Friday, December 09, 2011

Sermon Ideas for Advent 3B

Friends,

First of all, I want to thank you all so much for reading lately... this blog has really taken off in recent weeks (I hit over one hundred readers for the first time today!) and for that I'm so grateful.  

In an attempt to begin practicing what I intend to do in the parish, I'm putting up some initial sermon ideas and questions for preaching the lectionary texts for this Sunday, December 11th, 2011.  I have the luxury of not actually giving a sermon until this coming Thursday for my Homiletics course, so I would greatly appreciate some feedback in the comments section of my blog.  This and most of my other posts either directly have to do with coursework or something I'm writing for my field internship with Lutheran Advocacy Ministries of PA, so your feedback is a critical part of my education process.  For example, when looking at lectionary texts I often come at them from a social justice perspective (see below) and often worry I'm missing other messages that scripture may be telling me.  Thanks again for helping me fill in the complete picture.

To begin, here are links for the Advent 3, Year B texts in the NRSV: Isaiah 61: 1-4, 8-11 | Psalm 126 | 1 Thessalonians 5:16-24 | John: 6-8, 19-28.  There's three main ideas I see in this Sunday's texts: social justice, release and Christian freedom.  Let's try to treat all of these seperately:

Social Justice
A social justice theme is definitely running through all these texts.  For instance, "the year of the Lord's favor" in verse of two the Isaiah text is probably referring to the concept of a jubilee year.  Basically, jubilee happened every fifty years in Israel in order to maintain a well ordered society.  Debtors would be forgiven of all their debts and indentured servants would be set free.  The jubilee was also a sabbatical year for society: fields would be left to lie follow, giving both people and the land a well-deserved break.  In this age of extreme income disparity when our society's most vulnerable are asked to shoulder ever greater burdens by cuts to government programs, what would declaring something like a jubilee look like?  Isn't forgiving others of their debts (and other things) something the Creator always asks of us?

One line that could provide an organizing idea for this Sunday's sermon is the "Do not quench the Spirit" in 1 Thessalonians.  In response to God's love, don't quench the Spirit.  Don't quench the Spirit and pray without ceasing about how people of faith can best care for their neighbor.  Like John the Baptist, never quench the Spirit, bear prophetic witness to the sins of our society but recognize that it is God doing the work, not you... Don't quench the Spirit, and "raise up the former devastations; they shall repair the ruined cities, the devastations of many generations" (Isaiah 61: 4).  That sort of stuff could be great right?  What do you think?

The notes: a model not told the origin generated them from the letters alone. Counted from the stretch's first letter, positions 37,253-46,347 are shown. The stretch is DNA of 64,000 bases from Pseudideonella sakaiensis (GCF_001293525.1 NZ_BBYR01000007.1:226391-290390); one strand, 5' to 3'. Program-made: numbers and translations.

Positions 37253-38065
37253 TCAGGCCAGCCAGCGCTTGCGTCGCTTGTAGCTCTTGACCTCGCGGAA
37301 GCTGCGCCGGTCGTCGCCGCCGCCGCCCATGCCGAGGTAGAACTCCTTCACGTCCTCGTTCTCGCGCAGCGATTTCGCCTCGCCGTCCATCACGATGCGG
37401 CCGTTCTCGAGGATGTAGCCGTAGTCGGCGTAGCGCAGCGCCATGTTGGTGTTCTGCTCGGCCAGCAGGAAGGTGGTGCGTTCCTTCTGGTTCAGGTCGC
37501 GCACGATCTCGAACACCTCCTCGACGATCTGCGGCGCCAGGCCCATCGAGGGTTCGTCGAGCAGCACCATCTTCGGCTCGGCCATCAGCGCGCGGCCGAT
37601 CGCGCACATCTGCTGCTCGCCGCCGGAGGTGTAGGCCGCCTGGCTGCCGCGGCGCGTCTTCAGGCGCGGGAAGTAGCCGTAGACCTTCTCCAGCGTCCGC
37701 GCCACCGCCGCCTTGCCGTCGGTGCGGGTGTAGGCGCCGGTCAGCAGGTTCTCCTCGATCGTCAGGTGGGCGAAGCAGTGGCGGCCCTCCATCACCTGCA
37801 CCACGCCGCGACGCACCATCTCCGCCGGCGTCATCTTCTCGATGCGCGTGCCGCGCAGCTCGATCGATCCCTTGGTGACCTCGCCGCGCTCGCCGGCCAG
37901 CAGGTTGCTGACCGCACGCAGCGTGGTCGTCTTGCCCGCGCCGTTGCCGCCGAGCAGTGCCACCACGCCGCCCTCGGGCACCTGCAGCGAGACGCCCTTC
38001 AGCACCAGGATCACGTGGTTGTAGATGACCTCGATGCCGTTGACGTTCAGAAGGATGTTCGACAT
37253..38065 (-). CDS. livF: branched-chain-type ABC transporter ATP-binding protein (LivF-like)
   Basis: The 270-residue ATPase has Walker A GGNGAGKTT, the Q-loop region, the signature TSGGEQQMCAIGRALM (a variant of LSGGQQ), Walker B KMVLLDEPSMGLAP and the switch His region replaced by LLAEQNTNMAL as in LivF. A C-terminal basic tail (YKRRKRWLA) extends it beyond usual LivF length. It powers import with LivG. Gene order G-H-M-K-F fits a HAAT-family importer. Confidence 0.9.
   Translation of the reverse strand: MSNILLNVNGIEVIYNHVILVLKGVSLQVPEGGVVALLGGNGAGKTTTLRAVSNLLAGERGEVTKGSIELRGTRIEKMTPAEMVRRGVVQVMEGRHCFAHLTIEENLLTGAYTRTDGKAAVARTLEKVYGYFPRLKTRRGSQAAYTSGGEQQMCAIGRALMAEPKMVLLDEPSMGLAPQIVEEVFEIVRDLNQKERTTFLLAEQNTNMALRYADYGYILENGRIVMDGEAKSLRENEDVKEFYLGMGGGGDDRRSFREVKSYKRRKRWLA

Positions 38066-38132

Also, for those that are interested in more emerging/ emergent styles of worship, I keep thinking of one of my favorite Jackson Browne songs:


It definitely is all about prophetic witness.  I don't know the exact story around, but I heard from a friend once that his father played "The Rebel Jesus" at church during Advent and was asked to leave... now that's definitely being a prophetic witness.

Release
In this season of hopeful waiting, what exactly are waiting for?  Jesus of course, but what does Christ coming mean for each of us?  What sins do we need to be assured Christ will release us from?  What else troubles our souls?  Parishioners could be asked to take a meditative moment to think about what they need to be released from.  Going back to the jubilee year concept, what can they release others from?  The "may those who sow in tears reap with shouts of joy" in Psalm 126:5 could be a central theme of this sermon.

Christian Freedom
Is Advent a good time to get a little doctrinal?  Maybe.  And through talking about Christian freedom could allow you to roll both themes of social justice and release into one sermon.  Verse ten in the Isaiah text could be especially great for talking about Christian freedom:

"I will greatly rejoice in the Lord, my whole being shall exult in my God; for he has clothed me with the garments of salvation, he has covered me with the robe of righteousness, as a bridegroom decks himself with a garland, and as a bride adorns herself with her jewels."

How does this state of Christian freedom compel us to serve our neighbor as Christ?  Christian freedom is what allows us to do God's work in the world, to be the body of Christ in the world until the eschaton.  Definitely something you could talk about.  Well that's about it folks.  As Paul says, don't quench the Spirit and may God rock your congregation this Sunday with a good dose of Word.  And please, I'm sure I missed a lot here... leave me some comments.

God's peace,
Dustin

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